Every year I have ambivalent feelings about the arrival of March 1. It signifies another step toward the return of spring birds and the color green but it also means that I’ll be unable to access Farmington Bay WMA for many months. Almost the entirety of the refuge closes to visitors on March I for the breeding season and it won’t reopen again until late fall, several weeks before the beginning of duck hunting season.
So late yesterday afternoon when a brief opening in the clouds appeared I headed to Farmington to say goodbye. By the time I got there (it’s a 35+ minute drive for me) that blue “sucker hole” in the clouds had pretty much disappeared but I made the tour anyway. And I’m glad I did because despite the dismal light American White Pelicans saved the day.
I thought regular readers might enjoy seeing this photo because it shows several “landmarks” that should be familiar to them. I often refer to the “owl bridge” and part of that bridge can barely be seen just to the right of the yellow and black sign at the right of the frame. Most of us call it the owl bridge because of the two plastic Great Horned Owls we can see at the top weather station next to the bridge. Not long ago I posted a photo of a kestrel perched on the head of one of those owls. And just recently I posted several photos of a subadult Bald Eagle perched on top of the bat box we see on top of the pole near the center of the frame.
When I took this shot I was on my way home after being mostly skunked, largely because of poor light. On impulse I stopped my truck just to watch the pelicans we see on the canal. I wasn’t tempted to photograph them because they weren’t doing much of anything interesting and besides there was already another photographer (in the dark pickup) parked in the best spot. I’d only seen a single pelican in flight during the entire 70 minutes I’d been at the refuge and flight shots of pelicans would be my greatest interest.
But suddenly things began to morph into a very interesting situation.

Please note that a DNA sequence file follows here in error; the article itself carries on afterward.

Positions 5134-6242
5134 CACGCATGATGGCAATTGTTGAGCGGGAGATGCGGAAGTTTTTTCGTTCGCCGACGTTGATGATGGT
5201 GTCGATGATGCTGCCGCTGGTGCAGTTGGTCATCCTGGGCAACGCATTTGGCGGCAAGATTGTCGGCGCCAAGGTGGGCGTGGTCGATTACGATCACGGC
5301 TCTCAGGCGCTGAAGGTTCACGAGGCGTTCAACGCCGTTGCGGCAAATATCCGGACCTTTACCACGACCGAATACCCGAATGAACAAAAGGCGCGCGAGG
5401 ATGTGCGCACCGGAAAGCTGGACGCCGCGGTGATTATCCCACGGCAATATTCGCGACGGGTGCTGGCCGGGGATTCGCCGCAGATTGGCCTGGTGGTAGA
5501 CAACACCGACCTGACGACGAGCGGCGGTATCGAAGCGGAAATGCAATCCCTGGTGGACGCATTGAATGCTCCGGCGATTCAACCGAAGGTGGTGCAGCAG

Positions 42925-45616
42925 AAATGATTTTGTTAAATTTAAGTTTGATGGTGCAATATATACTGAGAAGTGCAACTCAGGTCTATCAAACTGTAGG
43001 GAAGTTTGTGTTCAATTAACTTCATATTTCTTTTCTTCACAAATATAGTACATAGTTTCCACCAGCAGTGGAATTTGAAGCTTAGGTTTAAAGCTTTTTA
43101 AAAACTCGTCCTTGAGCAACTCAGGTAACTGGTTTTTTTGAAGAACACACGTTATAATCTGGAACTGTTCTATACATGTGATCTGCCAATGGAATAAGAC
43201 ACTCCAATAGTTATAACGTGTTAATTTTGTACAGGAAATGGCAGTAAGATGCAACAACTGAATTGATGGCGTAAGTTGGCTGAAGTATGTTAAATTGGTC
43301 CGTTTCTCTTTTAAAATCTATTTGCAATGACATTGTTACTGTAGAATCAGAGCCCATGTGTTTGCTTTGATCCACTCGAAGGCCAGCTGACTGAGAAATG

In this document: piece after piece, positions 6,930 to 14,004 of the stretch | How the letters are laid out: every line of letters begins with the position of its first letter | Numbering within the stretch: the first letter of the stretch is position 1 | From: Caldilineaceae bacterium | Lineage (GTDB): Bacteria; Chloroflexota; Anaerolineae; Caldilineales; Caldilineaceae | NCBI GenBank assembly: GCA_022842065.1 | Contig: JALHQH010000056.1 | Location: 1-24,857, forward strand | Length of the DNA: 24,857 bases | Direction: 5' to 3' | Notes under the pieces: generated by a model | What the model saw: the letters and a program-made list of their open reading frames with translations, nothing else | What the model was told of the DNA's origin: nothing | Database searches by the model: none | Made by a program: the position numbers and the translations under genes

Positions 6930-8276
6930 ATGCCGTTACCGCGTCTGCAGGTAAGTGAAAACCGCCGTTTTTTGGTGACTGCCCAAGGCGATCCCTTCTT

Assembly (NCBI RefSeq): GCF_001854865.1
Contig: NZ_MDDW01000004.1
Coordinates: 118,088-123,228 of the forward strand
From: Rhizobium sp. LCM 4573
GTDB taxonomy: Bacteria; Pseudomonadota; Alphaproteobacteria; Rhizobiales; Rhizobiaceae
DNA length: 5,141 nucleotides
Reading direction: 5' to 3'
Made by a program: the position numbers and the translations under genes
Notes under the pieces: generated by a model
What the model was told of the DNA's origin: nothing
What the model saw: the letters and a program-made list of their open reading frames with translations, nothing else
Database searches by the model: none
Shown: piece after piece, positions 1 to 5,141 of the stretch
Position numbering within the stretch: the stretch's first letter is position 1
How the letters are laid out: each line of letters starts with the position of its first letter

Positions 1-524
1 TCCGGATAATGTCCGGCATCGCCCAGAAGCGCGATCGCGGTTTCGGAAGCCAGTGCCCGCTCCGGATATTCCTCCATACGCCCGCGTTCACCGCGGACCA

A dark and menacing storm front was moving in very quickly from the northwest and I suddenly began to see groups of pelicans in flight. Lots of them! If you squint you can see one of the first of those groups just above the horizon at left-center of the frame. I knew what was happening – hundreds of pelicans that had been feeding far out in the large, unprotected impoundments were aware of the approaching storm and were coming in to land on the narrow canals where they’d be more protected from the storm when it hit.
So I pulled over to the side of the road and waited for some of them to land here because I was after flight shots, especially with those dark storm clouds in the background.
When a bird lands on water why don’t we call it “watering” instead of “landing”? Sorry about that – rhetorical question… 🙂
1/1250, f/6.3, ISO 640, Canon 7D Mark II, Canon EF 500mm f/4L IS II USM + EF 1.4 III Extender, not baited, set up or called in
When a large, lumbering pelican comes in to land it’s usually a slow, gliding process without much wing-flapping so most photos of it are similar but I caught this one in a banking posture I like. That heavy body (16+ pounds – think of your Thanksgiving turkey) has a lot of inertia so they lower their legs and spread their webbed toes to help slow them down.
1/2000, f/6.3, ISO 640, Canon 7D Mark II, Canon EF 500mm f/4L IS II USM + EF 1.4 III Extender, not baited, set up or called in
I caught this one practicing its surfing skills.
I got quite a few shots that I think I’m going to like but so far I’ve only had time to glance at them (I didn’t get home until very late in the day and reviewing, culling and processing images takes time – lots of it). I’ll likely post more of them in the future.
I’m gonna miss Farmington. I always do…